These fuses are not precision devices. The nominal ratings are at room temperature and reflect the difference between the current the device is guaranteed to carry vs. the current it is guaranteed to open at (after some unknown delay or specified delay). You generally cannot actually use the device near the lower rating, nor can you assume it will open at the higher current within a reasonable length of time. They're just rough guides.
To determine how these things behave you need to refer to manufacturer's data. In the case of the RUEF300, nominally a 3A device made by Littelfuse we have this specification sheet and this catalog/datasheet. Other devices using the same principle will behave similarly, so take this as a representative sample.
From the first one we have this snippet:
Our nominally "3A" fuse is guaranteed to carry 3A @20'C and guaranteed to open within 10.8 seconds when carrying 15A. That's a 5:1 range.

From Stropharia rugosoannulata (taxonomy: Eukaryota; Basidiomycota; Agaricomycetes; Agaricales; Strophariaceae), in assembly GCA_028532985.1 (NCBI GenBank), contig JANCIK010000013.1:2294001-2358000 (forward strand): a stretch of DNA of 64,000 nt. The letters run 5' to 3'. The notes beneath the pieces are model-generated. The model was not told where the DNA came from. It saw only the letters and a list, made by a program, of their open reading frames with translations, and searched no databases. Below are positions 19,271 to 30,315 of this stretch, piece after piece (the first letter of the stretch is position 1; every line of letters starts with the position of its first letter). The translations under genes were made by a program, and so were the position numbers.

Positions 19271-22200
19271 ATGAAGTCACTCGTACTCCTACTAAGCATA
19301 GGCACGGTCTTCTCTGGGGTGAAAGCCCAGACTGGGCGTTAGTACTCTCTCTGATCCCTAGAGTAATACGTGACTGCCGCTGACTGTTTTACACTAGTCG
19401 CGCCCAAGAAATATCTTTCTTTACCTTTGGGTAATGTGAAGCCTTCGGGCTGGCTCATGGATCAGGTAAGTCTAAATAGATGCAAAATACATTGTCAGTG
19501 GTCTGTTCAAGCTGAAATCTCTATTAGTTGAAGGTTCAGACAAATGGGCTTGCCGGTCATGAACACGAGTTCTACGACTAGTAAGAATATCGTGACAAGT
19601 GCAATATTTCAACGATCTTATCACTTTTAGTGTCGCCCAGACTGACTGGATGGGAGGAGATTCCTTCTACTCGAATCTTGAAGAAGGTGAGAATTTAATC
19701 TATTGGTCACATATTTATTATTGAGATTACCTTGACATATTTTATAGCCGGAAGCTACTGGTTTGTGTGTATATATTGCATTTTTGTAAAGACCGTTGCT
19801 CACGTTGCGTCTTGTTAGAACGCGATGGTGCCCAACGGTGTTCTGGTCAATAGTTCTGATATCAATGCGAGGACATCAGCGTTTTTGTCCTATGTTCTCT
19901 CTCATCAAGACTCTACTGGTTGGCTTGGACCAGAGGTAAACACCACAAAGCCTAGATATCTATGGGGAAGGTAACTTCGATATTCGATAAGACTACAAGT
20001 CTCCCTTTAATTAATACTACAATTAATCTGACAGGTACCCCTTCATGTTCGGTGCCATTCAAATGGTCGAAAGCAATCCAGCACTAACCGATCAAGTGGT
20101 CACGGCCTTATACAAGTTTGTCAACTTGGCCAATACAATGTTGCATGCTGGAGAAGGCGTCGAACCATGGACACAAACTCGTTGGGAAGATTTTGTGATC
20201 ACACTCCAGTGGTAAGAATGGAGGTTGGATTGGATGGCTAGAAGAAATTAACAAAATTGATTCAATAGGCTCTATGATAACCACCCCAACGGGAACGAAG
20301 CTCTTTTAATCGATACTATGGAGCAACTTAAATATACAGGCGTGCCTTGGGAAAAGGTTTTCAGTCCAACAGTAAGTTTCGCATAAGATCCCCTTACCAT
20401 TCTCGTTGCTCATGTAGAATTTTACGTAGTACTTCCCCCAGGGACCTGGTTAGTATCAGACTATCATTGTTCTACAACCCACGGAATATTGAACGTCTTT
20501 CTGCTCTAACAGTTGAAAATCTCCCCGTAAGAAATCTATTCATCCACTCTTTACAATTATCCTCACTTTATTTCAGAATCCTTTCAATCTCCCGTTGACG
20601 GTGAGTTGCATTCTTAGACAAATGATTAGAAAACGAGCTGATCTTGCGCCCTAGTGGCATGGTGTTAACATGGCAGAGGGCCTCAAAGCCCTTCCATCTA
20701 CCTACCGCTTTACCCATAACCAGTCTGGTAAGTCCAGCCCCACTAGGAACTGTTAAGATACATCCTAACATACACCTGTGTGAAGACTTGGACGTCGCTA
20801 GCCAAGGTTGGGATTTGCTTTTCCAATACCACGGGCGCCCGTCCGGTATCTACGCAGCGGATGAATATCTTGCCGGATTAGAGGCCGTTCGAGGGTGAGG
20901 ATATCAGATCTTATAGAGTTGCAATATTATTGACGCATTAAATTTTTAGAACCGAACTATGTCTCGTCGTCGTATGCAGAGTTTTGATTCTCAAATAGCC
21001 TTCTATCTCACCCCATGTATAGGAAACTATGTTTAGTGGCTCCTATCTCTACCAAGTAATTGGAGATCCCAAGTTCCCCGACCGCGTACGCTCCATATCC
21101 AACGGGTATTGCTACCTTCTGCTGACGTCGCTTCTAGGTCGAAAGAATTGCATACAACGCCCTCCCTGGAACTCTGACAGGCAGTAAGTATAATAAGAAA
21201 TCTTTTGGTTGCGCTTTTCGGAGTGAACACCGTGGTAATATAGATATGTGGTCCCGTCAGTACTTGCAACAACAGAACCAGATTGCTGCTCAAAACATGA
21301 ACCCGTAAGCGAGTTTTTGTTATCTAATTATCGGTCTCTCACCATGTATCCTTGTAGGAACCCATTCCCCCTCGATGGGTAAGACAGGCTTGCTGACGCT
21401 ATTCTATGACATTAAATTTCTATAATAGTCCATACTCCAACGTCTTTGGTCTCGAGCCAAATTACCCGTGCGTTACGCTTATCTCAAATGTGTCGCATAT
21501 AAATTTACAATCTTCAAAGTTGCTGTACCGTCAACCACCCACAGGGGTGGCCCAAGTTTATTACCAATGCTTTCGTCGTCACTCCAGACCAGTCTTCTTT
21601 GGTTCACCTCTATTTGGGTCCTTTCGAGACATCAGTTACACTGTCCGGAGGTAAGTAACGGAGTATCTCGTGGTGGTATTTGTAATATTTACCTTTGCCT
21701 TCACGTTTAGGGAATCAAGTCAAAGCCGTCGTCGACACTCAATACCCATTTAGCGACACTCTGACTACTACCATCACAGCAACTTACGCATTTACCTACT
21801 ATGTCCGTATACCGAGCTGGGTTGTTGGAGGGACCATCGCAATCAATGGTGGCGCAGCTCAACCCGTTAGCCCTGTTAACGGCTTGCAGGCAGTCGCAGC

The 6A trip current rating here has no time specified, but it is certainly more than 10.8 seconds that the 15A applies to.
But we have not even taken temperature into account yet.
So if our board gets hot, we may not be able to count on our "3A" fuse to carry more than about 1.5A.
The current to cause trip within a fixed time (10.8 seconds) will go up from the maximum 15A when the temperature is lower than 25'C.
There are other imperfect aspects- the interrupting current is 100A DC/70A AC, so it may not open properly if the fault current exceeds that, and the maximum voltage is 30V, so the open voltage should not be allowed to exceed that rating.
They are basically thermal devices so they require a significant voltage drop to open, which may affect your circuit.
Finally, being thermal devices, the mounting can affect the trip current. It's more important with SMT devices, but if you were to, say, pot the through-hole device described above, the trip current would increase.
As @MichaelKaras points out in the comment, the devices "wear" and characteristics change every time the device trips. The specifications are for a new device. From the IEEE paper Failure Precursors for Polymer Resettable Fuses the below graph shows the change over operations for some typical samples. Resistance also tends to increase with number of operations.